Port of Seattle closure could cause cargo delays for Alaska

shipping containers on a ship
A Hanjin container ship at the Port of Seattle, April 5, 2012. (Creative Commons photo by James Brooks)

The Port of Seattle shut down its cargo operations on Saturday due to labor conflicts, and the Port of Alaska says it could affect the state. About 90% of Alaska’s goods arrive by ship or barge, and most of that comes via Seattle.

Jim Jager is a spokesperson for the Port of Alaska in Anchorage.

“Any impact on shipping out of Seattle-Tacoma area is going to have an impact on Alaska, just because we’re getting all of our goods there, or the vast majority,” he said.

Jager said half of the goods barged to Alaska stay in Anchorage, and the other half gets distributed throughout the state — including heading back south to communities in Southeast.

The details of the shutdown are unclear. The Pacific Maritime Association, which represents terminal operators, blames the labor union — the International Longshore and Warehouse Union — for the shutdown. The labor union denies its worker strike is causing the port’s closure.

Jager said the extent of the impact on Alaska won’t be known for a while. But he said it will likely be more of an inconvenience, like minor delays of goods getting onto shelves. He said the bulk of the slowdown is in international cargo, so it probably won’t be a huge hit to Alaska.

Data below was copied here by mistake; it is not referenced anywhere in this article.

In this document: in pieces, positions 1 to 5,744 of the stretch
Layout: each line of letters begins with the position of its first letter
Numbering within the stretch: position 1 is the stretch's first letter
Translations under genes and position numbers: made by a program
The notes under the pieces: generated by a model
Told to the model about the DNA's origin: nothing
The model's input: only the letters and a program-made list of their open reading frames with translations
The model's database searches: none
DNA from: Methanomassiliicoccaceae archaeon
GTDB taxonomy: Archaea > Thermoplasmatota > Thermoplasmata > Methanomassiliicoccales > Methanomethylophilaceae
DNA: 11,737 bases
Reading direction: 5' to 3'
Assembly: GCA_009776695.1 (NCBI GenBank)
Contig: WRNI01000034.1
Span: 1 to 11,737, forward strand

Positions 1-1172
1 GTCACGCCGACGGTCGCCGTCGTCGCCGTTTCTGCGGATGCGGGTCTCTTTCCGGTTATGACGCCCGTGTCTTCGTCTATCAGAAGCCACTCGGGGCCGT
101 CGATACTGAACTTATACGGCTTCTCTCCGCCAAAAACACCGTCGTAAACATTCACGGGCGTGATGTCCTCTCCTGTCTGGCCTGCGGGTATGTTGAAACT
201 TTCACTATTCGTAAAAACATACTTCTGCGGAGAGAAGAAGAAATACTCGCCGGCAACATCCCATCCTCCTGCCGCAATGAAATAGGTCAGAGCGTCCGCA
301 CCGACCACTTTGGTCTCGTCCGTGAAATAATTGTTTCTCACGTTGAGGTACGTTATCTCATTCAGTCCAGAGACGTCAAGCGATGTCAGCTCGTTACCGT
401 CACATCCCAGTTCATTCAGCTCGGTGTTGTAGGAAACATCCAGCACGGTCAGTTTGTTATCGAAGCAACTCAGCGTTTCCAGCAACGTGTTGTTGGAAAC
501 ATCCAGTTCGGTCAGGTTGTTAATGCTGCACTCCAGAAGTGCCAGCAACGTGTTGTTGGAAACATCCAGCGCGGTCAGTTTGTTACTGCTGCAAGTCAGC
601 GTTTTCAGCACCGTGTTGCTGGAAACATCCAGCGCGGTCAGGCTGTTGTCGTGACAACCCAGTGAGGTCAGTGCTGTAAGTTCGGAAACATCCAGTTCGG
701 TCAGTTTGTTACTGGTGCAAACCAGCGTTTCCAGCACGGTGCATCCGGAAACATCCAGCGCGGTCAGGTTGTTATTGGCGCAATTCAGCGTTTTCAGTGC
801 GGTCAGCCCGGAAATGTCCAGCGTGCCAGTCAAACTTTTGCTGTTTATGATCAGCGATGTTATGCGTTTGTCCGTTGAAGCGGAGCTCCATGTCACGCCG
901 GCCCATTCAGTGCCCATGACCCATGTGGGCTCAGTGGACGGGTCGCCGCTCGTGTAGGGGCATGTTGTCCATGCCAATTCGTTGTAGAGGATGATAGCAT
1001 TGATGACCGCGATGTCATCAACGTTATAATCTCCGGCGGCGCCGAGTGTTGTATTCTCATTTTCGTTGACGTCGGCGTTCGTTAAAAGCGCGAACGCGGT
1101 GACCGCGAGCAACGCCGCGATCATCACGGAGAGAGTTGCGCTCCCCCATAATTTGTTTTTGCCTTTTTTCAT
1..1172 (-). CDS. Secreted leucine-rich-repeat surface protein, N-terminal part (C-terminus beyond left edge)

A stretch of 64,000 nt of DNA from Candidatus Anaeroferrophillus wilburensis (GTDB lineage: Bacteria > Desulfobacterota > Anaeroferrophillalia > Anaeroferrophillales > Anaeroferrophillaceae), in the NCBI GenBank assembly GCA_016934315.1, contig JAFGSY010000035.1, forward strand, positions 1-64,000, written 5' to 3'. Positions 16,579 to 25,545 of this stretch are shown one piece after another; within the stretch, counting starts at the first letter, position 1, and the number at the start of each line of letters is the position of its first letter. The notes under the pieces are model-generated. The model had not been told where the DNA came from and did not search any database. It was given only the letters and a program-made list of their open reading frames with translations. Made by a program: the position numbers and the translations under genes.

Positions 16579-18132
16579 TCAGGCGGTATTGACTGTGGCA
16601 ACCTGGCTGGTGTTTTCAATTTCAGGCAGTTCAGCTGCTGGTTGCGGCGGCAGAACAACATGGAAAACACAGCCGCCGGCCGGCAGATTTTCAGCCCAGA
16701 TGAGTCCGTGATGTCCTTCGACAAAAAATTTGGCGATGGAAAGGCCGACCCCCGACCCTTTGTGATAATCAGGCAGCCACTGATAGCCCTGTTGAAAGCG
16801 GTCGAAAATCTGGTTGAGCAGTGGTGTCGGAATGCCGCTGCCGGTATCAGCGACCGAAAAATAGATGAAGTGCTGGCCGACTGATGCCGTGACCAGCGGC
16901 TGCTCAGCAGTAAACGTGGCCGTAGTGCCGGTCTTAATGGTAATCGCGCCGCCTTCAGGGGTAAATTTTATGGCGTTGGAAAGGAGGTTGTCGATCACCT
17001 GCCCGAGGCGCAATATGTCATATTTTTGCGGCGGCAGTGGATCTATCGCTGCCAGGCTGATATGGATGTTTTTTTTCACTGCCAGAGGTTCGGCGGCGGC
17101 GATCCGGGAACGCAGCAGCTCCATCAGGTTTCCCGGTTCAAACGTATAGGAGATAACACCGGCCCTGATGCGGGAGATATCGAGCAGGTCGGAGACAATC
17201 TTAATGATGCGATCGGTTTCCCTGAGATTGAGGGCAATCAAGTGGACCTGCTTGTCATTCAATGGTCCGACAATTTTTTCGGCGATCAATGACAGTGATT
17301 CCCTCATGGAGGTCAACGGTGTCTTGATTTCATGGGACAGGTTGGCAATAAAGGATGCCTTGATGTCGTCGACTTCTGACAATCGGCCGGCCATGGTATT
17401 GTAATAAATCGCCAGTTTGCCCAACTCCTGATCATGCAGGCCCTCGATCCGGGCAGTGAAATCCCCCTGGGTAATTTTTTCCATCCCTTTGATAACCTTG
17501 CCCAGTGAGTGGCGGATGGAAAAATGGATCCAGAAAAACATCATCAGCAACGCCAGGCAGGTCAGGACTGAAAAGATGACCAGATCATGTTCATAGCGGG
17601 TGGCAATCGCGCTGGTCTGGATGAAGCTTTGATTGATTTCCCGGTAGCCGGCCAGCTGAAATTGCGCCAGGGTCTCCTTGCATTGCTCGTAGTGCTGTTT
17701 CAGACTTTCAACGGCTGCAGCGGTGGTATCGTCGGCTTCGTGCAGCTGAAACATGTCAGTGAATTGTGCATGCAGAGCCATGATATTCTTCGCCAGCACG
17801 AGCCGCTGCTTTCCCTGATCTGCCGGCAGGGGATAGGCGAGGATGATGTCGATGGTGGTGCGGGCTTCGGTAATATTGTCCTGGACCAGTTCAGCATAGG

“I don’t think it’ll get terrible,” he said. “But you know, it all depends on your line of work. If you’re worried about getting food from the grocery store, yeah, we’ll get most of this stuff. On the other hand, if you’re in a business that relies on something that’s coming from Asia, you know, if you’re saying if you have a production plant that needs some part that’s coming out of Asia — you may have a real problem coming up.”

Jager stressed that it’s important for Alaskans to not panic shop as some did buying products like toilet paper during the pandemic. That could only make things worse.

“It took six months to sort of get out of that — that whipsaw action of the supply chain,” Jager said. “Could that happen? You bet it could. Will it happen? Oh, I bet with some goods it does.”

As for the strike itself, Jager said there are different unions in Alaska, and it won’t affect port workers here.

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